COVID-19 and Creek — By shipping this to users at home, we can remotely help them record nice-looking videos of themselves. This could help small business owners create videos to sell their products from home.
This is what gives us a path to getting the first 1000+ of those nonprofit/indie radio stations to use Creek.
The underlying music automation code is already playing music inside 200+ US restaurants right now. It will soon automate radio stations as part of the Creek Studio – freeing them up to record people in their local areas.
It's a standalone SaaS platform that we sell for $50-$100/mo, and so it provides monthly recurring revenue for Creek.
Right now, it supports audio, and we'll be adding support for video – i.e. managing the recorded videos of people from Creek Stories.
Lastly, studios can make certain 1-or-2-hour schedule blocks into available session times for Creek Stories.
COVID-19 and Creek — Creek Studio will allow radio stations to run their studios remotely, or allow each DJ to publish their audio from home (nonprofit stations often have 30+ DJs who need to come to the studio each week). Hundreds of small stations are struggling with this right now.
The Creek Broadcaster is a small hardware device that provides a complete software and hardware stack for nonprofit/indie radio stations – and there's about 3000 of these stations in the US and Canada.
Its bigger purpose is get Creek installed quicker at radio stations – giving us a strong foothold on an initial set of studios. (Then, we'll expand into the broader field of non-radio studios.)
That's me in the photo – after digging around under a table, and plugging in the cables – for the very first Creek Broadcaster!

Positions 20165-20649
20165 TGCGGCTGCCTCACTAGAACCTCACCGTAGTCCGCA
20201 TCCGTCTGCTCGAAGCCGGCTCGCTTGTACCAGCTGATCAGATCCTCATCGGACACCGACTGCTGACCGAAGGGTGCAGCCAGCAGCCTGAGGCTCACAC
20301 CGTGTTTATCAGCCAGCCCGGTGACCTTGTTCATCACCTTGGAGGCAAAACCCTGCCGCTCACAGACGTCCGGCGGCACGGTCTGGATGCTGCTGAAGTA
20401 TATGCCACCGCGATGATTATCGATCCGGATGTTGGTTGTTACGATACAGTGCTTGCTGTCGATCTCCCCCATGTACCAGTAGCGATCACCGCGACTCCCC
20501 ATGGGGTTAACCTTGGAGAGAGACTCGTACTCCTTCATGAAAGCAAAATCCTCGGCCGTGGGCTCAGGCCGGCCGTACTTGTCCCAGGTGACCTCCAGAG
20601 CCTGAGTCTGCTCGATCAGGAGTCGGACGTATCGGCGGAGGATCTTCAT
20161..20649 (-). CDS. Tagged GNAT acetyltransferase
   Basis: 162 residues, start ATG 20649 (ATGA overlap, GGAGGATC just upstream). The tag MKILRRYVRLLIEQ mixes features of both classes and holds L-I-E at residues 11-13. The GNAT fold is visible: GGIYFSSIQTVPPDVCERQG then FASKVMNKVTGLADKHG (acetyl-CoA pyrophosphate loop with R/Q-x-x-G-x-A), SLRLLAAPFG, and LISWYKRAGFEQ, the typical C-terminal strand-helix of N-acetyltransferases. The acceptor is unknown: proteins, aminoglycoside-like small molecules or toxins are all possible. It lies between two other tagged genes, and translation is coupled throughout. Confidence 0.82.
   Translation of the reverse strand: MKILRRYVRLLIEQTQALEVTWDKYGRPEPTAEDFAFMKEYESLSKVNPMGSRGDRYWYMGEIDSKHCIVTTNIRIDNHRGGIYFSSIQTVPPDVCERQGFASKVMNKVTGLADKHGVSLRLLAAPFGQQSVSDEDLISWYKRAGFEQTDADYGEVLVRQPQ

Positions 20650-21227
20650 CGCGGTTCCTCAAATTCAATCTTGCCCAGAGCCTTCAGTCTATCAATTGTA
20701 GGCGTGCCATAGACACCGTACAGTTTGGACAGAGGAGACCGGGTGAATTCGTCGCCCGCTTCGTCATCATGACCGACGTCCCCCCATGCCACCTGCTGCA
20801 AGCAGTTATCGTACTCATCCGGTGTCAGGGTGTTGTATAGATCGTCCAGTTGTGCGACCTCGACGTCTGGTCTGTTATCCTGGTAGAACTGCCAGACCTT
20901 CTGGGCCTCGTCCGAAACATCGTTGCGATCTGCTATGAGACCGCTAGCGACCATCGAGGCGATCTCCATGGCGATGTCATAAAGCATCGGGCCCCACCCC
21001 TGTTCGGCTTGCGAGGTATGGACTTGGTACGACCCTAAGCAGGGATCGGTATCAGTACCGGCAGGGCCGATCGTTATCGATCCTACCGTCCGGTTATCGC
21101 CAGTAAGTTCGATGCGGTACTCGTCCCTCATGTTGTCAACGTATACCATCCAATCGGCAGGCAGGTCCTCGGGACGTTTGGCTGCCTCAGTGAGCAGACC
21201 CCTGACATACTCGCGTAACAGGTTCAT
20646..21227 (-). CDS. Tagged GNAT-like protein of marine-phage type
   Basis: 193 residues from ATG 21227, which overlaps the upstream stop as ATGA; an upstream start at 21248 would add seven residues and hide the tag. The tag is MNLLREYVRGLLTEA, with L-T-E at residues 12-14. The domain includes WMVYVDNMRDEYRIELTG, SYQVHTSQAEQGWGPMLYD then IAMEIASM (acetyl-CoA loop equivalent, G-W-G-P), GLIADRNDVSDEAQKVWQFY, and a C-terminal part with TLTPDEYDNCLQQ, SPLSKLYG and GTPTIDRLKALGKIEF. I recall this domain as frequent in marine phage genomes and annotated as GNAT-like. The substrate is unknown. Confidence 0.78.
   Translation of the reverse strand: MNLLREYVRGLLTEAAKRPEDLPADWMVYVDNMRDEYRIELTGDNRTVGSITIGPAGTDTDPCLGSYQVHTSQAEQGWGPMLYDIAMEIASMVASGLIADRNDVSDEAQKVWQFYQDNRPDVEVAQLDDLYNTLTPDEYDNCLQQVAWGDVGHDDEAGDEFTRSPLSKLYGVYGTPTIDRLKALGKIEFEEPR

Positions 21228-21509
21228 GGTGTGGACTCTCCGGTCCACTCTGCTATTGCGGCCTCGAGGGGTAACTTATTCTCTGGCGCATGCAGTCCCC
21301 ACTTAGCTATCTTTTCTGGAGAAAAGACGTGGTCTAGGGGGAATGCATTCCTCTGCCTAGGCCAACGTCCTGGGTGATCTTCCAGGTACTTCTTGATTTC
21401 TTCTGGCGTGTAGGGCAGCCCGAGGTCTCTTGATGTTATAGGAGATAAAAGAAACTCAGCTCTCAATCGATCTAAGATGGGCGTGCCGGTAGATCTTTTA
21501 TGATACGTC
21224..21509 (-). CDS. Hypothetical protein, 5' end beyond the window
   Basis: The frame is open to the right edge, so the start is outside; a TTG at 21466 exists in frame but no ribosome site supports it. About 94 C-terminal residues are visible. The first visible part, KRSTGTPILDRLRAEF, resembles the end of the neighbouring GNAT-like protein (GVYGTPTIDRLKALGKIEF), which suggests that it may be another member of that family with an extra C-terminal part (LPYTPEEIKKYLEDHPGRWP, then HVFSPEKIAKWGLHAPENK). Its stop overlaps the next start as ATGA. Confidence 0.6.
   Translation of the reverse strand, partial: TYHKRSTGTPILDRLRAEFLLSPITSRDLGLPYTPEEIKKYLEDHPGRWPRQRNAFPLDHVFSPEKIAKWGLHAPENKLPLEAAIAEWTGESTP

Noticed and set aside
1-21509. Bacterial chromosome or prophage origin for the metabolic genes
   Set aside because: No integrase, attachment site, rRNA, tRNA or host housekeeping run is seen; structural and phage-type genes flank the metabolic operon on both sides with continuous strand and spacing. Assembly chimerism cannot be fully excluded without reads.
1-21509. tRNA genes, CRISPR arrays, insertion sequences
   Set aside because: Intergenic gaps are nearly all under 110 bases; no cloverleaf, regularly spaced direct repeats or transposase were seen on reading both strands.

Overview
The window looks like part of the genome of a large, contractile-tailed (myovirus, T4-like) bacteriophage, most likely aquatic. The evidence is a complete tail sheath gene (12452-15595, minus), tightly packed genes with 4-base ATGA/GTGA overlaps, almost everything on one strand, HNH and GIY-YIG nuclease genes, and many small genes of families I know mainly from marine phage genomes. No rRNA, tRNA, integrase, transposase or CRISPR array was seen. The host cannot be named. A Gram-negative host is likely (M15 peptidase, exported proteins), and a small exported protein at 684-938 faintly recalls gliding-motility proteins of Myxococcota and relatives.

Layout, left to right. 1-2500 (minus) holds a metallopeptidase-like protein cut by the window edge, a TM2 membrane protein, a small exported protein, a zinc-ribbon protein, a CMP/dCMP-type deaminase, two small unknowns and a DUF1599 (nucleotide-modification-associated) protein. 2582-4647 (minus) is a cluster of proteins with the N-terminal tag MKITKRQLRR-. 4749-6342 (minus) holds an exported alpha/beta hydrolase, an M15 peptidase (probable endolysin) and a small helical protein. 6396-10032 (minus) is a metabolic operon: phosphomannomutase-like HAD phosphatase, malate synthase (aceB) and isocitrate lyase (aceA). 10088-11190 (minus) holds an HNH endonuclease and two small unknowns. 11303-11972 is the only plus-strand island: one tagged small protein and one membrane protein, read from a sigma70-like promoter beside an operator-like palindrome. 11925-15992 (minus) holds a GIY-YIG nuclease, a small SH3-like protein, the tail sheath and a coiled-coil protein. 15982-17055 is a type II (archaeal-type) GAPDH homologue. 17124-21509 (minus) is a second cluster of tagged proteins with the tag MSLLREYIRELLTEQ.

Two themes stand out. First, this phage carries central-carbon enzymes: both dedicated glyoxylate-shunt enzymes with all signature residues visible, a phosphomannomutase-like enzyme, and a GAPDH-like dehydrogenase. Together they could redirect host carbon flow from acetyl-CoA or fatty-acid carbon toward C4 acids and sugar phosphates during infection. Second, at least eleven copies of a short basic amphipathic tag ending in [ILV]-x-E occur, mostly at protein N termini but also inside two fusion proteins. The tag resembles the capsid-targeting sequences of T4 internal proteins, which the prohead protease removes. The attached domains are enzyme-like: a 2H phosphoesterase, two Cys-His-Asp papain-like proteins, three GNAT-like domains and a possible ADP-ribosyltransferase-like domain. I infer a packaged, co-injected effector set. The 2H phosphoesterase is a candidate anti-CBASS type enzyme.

I installed it at an FM radio station inside a youth center in Oroville, CA. It's streaming their audio live, and it will soon automate their entire radio station.
Shhh, just between us – it's actually a mini-PC that I bought on Amazon, and I added a vinyl logo sticker that I created on StickerMule.
Similar to Mozilla.org – Creek.org will move Creek forward as a company.
Creek.org will benefit Creek in these areas:
- Marketing: Creek.org will get shared organically on social media simply by doing something important – recording people's stories. It will attract broad consumer interest, rather than just niche "studio" and "radio" industry people.
- Donations: It will get free resources, like CDN usage (e.g. CloudFlare). This will help cover bandwidth costs when certain stories become viral.
- Enterprise: It will augment our enterprise version of Creek (as explained above). Since corporations sponsor Creek to record specific types of stories, a "dot-org" will help garner the trust needed to record people's personal stories in the service of these corporations.
- Long-term Archiving: Similar to Archive.org – Creek.org could be the enduring entity tasked with maintaining archives for decades.
Lastly, I may also follow Mozilla's corporate structure – if it doesn't break too many things. That would mean incorporating the Creek Foundation as a 501(c)(3) and Creek Inc. as a regular C-corp.